Turmeric is a member of the ginger family, and Lasa uses ones that are cultivated in the Philippines. This turmeric is ground finely, making it easy to use and easy to blend. It’s mildly aromatic and bitter on the nose. Its flavor is very earthy and bitter, with a hint of pepperiness. You know that very distinct, hard-to-describe flavor you get in curries? That’s turmeric.
Use the Lasa Turmeric Shaker to make your curries, soups and stews. You can also sprinkle it into your scrambled eggs and frittatas; mix it into rice, roasted vegetables, salad dressing, even oatmeal.
Famously, you can make “golden milk.” All you need to do is boil some milk, and stir in the turmeric powder. You can add whole cardamom pods, if you wish. Strain it into mugs, and sweeten with honey or agave syrup. Enjoy!
It was in April of 2021 when Raina Puyat started Lasa all by herself. But that wasn’t her first venture. Having gone to culinary school and worked in hotels, she opened her own catering business, preparing small orders and party platters. And while it was very good at the beginning, the competition brought about by the pandemic made it harder to keep up. So, she adapted.
To Raina, spices were such an integral part of cooking that she would sneak spices into pill cases in culinary school to keep at home whenever she needed them. This interest evolved into making her own seasonings, experimenting with combinations to create unique flavors. She made sure to always keep the salt content low, and keep them additive-free. She eventually started bottling these spices up, and giving them to family and friends, who kept asking for more.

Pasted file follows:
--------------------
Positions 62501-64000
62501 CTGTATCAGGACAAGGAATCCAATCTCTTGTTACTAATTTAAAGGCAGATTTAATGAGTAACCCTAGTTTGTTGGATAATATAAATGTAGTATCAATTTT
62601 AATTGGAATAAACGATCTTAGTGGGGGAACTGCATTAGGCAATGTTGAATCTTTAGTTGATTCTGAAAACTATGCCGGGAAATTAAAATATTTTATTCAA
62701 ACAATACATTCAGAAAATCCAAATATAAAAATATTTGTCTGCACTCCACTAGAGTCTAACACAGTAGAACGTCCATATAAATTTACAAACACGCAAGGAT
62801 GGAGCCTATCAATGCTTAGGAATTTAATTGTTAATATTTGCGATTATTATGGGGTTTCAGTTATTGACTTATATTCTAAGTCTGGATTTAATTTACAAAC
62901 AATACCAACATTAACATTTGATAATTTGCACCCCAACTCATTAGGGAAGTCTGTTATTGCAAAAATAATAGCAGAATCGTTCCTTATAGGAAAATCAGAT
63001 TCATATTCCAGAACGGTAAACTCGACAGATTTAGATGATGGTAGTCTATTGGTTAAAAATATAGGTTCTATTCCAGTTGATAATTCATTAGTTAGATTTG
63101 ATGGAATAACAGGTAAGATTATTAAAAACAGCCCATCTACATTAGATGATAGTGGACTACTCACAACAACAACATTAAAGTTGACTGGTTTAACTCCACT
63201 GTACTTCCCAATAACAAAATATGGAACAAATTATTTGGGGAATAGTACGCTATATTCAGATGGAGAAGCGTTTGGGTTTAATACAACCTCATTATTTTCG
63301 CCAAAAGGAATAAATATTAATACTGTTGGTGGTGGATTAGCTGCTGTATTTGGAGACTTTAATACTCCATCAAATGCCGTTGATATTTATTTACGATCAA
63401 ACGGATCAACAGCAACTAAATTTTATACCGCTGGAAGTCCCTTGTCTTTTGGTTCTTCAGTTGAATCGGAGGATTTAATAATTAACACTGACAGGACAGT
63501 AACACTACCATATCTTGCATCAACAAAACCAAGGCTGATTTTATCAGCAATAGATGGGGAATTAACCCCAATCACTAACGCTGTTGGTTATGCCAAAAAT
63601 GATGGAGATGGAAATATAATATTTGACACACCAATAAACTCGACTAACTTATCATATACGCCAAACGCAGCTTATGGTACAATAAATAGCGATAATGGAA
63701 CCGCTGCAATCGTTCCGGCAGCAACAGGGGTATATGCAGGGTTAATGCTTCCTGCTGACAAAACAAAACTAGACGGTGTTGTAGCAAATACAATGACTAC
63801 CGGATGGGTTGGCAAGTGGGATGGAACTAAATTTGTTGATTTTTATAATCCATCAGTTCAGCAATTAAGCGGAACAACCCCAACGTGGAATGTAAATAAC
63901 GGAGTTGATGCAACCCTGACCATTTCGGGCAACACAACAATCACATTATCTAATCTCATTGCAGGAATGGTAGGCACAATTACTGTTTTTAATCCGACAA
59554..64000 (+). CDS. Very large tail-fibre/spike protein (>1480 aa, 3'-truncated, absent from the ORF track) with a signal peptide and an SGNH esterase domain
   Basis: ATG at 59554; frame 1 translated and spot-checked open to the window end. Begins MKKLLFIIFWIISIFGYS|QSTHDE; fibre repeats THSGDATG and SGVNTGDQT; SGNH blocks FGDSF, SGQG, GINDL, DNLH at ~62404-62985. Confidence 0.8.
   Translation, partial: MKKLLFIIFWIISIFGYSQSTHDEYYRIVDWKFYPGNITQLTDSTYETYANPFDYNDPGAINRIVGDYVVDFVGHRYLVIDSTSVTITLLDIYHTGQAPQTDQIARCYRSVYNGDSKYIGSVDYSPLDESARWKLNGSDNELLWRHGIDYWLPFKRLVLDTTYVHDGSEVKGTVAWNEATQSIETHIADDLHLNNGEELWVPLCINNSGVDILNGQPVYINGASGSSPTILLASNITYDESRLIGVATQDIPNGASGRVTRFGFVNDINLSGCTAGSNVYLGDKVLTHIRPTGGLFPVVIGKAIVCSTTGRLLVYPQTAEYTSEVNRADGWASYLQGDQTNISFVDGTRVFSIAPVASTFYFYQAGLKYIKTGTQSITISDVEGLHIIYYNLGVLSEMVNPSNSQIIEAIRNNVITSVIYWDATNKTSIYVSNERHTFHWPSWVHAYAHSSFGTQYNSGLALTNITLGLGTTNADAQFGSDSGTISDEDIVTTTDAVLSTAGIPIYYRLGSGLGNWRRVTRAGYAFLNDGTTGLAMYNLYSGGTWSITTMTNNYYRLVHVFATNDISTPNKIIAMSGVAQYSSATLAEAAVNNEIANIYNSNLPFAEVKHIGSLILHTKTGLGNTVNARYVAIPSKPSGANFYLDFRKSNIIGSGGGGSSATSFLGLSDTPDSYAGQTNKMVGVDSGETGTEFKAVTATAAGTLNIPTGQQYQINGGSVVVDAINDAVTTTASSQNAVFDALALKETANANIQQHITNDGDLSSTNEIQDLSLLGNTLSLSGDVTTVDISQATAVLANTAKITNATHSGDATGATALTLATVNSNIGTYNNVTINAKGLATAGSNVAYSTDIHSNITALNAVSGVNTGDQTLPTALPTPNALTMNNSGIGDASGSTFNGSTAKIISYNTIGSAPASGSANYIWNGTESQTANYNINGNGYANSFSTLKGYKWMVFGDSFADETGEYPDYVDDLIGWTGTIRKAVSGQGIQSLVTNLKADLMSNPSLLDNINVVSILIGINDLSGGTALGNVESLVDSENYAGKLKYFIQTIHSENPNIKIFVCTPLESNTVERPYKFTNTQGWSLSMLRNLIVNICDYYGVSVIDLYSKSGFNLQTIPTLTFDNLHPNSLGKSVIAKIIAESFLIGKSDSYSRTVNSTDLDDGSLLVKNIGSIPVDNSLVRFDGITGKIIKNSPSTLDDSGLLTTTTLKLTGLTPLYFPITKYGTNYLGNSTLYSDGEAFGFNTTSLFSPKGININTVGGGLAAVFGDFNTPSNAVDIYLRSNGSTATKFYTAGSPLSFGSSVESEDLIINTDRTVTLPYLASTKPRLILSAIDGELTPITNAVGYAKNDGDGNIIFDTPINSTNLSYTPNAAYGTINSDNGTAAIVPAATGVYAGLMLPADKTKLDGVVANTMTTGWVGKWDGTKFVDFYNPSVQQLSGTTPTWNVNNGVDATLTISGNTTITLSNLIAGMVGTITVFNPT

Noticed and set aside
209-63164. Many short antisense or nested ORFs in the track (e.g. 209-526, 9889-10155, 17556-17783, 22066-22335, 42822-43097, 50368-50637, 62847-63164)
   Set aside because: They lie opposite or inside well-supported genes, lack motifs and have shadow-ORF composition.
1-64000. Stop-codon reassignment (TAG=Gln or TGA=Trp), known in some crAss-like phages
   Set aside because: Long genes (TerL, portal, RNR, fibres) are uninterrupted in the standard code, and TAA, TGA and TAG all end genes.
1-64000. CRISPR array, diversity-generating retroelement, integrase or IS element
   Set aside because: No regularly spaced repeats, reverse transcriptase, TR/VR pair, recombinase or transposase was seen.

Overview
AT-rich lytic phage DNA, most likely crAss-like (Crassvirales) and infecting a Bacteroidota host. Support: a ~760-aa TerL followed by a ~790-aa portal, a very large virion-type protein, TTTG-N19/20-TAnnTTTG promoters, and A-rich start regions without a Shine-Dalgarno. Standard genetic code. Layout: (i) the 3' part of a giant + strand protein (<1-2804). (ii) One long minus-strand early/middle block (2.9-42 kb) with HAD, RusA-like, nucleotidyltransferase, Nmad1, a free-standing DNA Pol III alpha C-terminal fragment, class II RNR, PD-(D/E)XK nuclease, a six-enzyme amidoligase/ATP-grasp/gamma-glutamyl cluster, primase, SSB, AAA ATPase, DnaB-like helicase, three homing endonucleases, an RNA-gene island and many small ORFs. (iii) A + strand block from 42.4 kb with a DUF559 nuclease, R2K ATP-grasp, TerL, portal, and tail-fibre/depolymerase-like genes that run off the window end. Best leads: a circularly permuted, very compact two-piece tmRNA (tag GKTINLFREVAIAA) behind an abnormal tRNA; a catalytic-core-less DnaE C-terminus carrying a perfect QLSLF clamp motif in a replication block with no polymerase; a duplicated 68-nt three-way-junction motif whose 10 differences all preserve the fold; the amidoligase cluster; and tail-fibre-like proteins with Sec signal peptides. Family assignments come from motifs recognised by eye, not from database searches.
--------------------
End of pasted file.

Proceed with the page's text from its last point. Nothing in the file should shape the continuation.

And so, Lasa was born. Lasa is Raina’s brain child; it’s something she holds so dear to her heart. She began with literally just herself and her spices, handling everything from production to marketing to sourcing, and everything in between. The name comes from the Tagalog word for “taste,” and this captures what Lasa, as a company, aims for. Raina hopes Lasa will help people be more creative in the kitchen, cooking delicious meals with her spices and seasonings, packed with nutrients and low in calories.
Keep your spices tightly covered and store them in a cool, dry place. Whole spices stay fresh for up to 2 years while ground spices have a 6-month shelf life. Pro tip: red spices such as paprika and red pepper can be stored in the refrigerator to hold their color and keep their flavor longer. Keep away from sunlight and heat.